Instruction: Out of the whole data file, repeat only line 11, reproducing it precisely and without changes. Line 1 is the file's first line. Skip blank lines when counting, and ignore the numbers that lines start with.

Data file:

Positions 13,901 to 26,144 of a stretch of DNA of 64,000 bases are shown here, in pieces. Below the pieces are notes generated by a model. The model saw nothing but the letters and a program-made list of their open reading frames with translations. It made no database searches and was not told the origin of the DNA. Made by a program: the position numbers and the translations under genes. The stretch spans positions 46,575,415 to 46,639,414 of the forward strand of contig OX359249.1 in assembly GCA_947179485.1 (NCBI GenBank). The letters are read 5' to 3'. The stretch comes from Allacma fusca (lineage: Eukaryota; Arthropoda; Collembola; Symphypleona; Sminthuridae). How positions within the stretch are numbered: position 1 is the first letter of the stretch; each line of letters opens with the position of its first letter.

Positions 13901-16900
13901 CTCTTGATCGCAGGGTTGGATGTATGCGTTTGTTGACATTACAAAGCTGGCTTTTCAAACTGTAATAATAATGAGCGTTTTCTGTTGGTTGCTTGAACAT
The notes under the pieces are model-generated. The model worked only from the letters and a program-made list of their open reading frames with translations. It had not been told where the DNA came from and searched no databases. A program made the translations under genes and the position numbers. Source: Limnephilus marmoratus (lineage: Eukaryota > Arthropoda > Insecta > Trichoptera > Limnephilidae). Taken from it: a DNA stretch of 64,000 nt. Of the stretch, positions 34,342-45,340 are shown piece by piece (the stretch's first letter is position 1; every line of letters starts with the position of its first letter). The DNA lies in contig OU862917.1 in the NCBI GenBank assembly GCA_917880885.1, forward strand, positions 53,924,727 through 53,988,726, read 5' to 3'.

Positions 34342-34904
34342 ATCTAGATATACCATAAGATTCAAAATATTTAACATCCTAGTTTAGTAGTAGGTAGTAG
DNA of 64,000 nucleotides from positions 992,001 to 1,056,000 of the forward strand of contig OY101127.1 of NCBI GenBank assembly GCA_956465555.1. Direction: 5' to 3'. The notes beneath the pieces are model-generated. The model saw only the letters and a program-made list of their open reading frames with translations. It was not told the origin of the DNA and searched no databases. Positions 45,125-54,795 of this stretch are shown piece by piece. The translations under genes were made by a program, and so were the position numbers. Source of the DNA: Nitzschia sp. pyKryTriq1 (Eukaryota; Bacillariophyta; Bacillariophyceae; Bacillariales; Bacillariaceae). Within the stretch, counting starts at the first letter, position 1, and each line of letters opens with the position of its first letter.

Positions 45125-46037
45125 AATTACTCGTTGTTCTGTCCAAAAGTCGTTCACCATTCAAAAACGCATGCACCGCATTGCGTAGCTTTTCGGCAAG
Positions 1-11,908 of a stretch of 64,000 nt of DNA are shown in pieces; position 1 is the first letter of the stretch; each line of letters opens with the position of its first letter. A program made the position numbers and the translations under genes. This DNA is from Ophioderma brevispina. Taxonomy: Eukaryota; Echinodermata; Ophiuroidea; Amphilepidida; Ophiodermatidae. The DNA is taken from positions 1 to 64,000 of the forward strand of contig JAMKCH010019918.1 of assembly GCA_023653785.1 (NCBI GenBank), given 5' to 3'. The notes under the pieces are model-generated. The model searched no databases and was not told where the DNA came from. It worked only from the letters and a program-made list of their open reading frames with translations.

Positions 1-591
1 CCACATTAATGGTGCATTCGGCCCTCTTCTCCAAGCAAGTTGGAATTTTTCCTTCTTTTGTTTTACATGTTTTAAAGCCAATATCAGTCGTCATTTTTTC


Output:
Positions 1-591